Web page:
Management gurus

Posted on Leave a commentPosted in management, quick thoughts

There is huge amount of management crap nowadays: various books, theories, groups, associations, webinars and etc… But it seems that there are very interesting places where we can learn how to organize companies and which management practices to apply.

Recently I stumbled upon one article in Wikipedia with a strange name Dabbawala – The more information i found more i was surprised how their work is organized – This food delivery service dates back to the 1890’s and it’s goal to deliver freshly made food from home in lunch boxes to office workers. No one could replicate it successfully so far (at least I couldn’t find any prove for that)

Key aspects I identified for myself. I find them quite difficult to implement in most (all?) companies, but it seems that it’s critical for the success despite context you are working in:

  • Simple coding system and intense team work allows to have no documentation at all
    • What are ways in your organization to throw away documentation or process descriptions which get old very fast? Too many times I saw efforts to make this and it never works. But we are stubborn, aren’t we?
    • To simplify things we must switch from rules to principles. Of course principles must be discussed and reviewed, but they must go first. In this case it won’t be so scary to change and adjust rules.
  • Very simple and obvious external regulatory mechanism for teams that instantly provide truthful feedback – railway system. If you fail, you can’t do anything about that and you must learn otherwise you go directly to bankrupt.
    • In most other companies regulatory mechanisms are very “soft” and depend on people judgment not objective variables, e.g. sprints in scrum, midterm financial results and etc.
    • No idea so far how to implement such obvious regulatory mechanism. Any ideas?
  • Flat and decentralized organizational structure. Only three layers of management. Each Dabbawala contributes capital when joining and return on capital is ensured by monthly division of the earnings of each unit.
    • All companies are hierarchical and centralized. These ideas are too radical for most of the companies. Niels Pflaeging has ideas about that…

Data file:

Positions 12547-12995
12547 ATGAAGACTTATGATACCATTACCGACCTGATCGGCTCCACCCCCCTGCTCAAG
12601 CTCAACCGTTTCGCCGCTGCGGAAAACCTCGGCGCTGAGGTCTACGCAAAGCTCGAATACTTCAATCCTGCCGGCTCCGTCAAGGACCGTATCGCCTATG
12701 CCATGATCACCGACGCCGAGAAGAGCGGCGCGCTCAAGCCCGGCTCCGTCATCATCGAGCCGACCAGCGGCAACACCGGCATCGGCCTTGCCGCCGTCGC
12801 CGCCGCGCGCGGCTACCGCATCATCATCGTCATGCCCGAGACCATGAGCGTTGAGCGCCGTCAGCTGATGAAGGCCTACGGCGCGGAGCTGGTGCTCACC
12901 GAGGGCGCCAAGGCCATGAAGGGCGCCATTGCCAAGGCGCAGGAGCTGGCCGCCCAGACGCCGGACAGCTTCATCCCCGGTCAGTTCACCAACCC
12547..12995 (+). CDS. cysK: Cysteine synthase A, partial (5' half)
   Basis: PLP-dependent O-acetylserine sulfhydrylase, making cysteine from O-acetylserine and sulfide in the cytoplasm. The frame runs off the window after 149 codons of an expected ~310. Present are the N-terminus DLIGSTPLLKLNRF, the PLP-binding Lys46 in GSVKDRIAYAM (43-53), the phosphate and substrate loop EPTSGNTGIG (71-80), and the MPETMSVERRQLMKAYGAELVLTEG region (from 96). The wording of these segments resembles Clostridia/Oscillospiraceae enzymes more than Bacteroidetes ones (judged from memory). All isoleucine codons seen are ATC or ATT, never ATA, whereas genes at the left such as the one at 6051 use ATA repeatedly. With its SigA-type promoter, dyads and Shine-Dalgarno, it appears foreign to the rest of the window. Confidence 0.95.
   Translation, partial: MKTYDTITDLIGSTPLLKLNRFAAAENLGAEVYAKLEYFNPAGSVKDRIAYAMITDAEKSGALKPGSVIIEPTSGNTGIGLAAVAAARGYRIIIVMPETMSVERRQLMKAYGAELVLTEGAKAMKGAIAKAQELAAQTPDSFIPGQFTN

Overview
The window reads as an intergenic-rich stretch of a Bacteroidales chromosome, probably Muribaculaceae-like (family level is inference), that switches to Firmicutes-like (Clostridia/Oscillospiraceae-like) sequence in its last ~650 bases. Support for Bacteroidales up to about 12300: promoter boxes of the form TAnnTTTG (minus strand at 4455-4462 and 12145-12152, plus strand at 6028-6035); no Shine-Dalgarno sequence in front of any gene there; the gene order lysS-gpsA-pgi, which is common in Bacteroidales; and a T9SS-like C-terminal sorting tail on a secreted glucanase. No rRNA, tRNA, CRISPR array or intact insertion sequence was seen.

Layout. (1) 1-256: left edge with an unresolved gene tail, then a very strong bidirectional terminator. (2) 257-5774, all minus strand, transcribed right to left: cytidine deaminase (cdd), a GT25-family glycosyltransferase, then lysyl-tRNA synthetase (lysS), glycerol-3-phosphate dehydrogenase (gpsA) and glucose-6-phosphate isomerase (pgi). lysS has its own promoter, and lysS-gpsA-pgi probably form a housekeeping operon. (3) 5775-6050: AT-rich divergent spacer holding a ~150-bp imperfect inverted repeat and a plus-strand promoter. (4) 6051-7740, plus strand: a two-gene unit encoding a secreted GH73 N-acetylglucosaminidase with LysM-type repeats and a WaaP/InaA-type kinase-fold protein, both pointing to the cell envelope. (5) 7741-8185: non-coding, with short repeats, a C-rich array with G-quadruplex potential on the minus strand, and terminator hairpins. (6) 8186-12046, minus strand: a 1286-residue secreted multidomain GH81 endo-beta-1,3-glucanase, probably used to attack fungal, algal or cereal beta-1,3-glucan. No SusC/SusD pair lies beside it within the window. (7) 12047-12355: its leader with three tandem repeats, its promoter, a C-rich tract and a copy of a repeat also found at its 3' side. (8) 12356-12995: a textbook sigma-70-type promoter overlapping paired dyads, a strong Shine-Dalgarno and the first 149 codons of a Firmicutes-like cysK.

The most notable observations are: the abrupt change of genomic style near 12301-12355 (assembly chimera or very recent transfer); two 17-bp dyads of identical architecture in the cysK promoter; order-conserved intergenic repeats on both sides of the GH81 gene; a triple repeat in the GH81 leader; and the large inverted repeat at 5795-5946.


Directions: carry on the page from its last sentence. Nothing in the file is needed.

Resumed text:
• Connection with the client between team and client is very strong and personal. Dabawallas own their relationship with customers and tend to work in their locations for years. They know their clients personally and build long term and trustful relationships.
    • How many steps is your team away from the clients: sales, customer support, marketing, project managers and etc.?

I am sure that there are a lot more good practices that can be applied, but these are the most challenging ones to apply in our context. What do you think about that? Please write me if interested to discuss how can these practices can be adopted.

Do you know some other successful systems that we can learn from? I wouldn’t be surprised if I find that same principles that work there.

Sustainable pace

Posted on Leave a commentPosted in management

I’ve read interesting article about sustainable pace recently. The more we use Scrum as a framework for our development approach the more i feel importance of sustainable pace, especially on organizational level.

Here is one article on this topic on Scum Alliance website – Is sustainable pace just a nice to have? Definitely not!

Some ideas how to keep sustainable pace on a team level:

1. No time sheets, no fixed working hours, not even a suggestion that you are “required” to work 8 hours a day. Set expectations about what people are supposed to deliver.
2. Focus rather on getting things done than being busy. If you are having a pointless day go home. If you are on fire and getting things done – keep going. To paraphrase Kent Beck “every hour at the office that you don’t want to be there is overtime”
3. No work on weekends
4. Do Fedex days, learning sessions. Any other activities that are not related to daily tasks.


How to split user stories

Posted on 2 CommentsPosted in management, personal improvement

split user storyThis topic is always a problem. And main thing is not about user stories, but about achieving the common     understanding of things among team members, product owner and stakeholders. That’s why it is important to find the best way how stories should look like and how to split them in case if they are too big and ambiguous.

Common story problems:

  • Stories cover too much
  • Stories have too much dependencies
  • Stories do not clearly explain what user wants

Splitting stories lets us separate the parts that are of high value from those of low value, so we can spend our time on the valuable parts of a feature. (Occasionally, we have to go the other way as well, combining stories so they become big enough to be interesting.) There’s usually a lot of value in getting a minimal, end-to-end solution present, then filling in the rest of the solution…

While browsing an internet i found some great link about this:

Fictional story

Posted on Leave a commentPosted in management, process